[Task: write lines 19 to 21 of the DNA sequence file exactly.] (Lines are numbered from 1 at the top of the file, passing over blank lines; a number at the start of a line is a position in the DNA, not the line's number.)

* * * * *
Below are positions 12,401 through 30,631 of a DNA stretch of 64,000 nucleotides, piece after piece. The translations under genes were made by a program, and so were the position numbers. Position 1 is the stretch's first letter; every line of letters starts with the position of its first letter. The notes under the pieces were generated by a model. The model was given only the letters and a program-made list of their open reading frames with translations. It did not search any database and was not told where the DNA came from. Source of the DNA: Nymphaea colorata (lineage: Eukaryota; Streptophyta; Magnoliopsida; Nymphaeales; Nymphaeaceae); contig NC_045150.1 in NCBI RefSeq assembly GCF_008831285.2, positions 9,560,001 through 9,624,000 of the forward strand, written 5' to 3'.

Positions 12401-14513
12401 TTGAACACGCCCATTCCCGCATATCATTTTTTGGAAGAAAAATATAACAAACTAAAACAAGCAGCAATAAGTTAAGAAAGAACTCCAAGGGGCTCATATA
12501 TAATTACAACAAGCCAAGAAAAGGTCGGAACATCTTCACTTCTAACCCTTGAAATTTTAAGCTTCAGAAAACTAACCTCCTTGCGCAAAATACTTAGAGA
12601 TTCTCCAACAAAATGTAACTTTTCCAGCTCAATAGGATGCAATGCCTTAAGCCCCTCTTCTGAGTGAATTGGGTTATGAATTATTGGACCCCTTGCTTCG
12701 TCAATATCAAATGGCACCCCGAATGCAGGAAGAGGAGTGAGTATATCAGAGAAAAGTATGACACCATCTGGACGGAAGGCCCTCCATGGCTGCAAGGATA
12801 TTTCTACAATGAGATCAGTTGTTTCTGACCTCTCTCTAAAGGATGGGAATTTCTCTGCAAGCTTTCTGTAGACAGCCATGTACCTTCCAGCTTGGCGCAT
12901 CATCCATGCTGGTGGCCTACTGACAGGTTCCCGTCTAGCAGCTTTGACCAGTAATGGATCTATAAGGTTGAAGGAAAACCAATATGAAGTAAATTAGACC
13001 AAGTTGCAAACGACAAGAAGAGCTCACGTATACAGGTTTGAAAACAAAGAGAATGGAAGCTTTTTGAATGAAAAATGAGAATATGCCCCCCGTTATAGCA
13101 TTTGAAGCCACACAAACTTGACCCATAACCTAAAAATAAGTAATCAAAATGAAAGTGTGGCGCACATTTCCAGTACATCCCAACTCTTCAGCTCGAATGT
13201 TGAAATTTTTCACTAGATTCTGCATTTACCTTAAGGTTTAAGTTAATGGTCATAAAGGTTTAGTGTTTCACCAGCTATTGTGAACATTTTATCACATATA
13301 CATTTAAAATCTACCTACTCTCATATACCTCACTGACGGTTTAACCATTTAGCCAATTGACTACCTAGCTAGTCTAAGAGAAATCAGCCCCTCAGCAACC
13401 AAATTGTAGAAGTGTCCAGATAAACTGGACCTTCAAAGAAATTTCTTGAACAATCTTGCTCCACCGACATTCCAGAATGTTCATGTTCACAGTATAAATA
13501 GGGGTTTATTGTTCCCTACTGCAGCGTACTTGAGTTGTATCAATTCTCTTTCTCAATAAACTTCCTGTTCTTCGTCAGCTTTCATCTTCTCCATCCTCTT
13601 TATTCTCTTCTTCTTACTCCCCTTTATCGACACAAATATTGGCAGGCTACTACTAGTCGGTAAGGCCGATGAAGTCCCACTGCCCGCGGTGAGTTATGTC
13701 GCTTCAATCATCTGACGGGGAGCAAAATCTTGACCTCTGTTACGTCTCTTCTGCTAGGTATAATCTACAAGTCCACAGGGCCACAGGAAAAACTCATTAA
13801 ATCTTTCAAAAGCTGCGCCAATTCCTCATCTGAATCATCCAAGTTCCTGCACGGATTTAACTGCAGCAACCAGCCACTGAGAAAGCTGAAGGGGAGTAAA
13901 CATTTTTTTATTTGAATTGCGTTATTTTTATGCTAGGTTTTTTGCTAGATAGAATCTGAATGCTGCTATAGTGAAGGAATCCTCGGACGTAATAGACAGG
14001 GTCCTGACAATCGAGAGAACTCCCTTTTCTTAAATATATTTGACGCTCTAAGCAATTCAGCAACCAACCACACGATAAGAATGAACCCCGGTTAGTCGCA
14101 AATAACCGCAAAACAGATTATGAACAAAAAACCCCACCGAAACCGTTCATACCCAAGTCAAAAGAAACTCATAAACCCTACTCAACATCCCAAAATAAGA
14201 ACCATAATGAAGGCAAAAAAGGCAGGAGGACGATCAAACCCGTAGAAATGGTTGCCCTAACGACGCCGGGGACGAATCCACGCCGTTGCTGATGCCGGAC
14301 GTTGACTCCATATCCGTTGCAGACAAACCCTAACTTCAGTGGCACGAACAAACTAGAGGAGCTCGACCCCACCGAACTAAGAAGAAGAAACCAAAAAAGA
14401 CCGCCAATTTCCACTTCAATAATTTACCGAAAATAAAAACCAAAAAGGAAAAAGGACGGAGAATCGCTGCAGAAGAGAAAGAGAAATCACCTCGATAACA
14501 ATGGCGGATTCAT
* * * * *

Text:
14001 GTCCTGACAATCGAGAGAACTCCCTTTTCTTAAATATATTTGACGCTCTAAGCAATTCAGCAACCAACCACACGATAAGAATGAACCCCGGTTAGTCGCA
14101 AATAACCGCAAAACAGATTATGAACAAAAAACCCCACCGAAACCGTTCATACCCAAGTCAAAAGAAACTCATAAACCCTACTCAACATCCCAAAATAAGA
14201 ACCATAATGAAGGCAAAAAAGGCAGGAGGACGATCAAACCCGTAGAAATGGTTGCCCTAACGACGCCGGGGACGAATCCACGCCGTTGCTGATGCCGGAC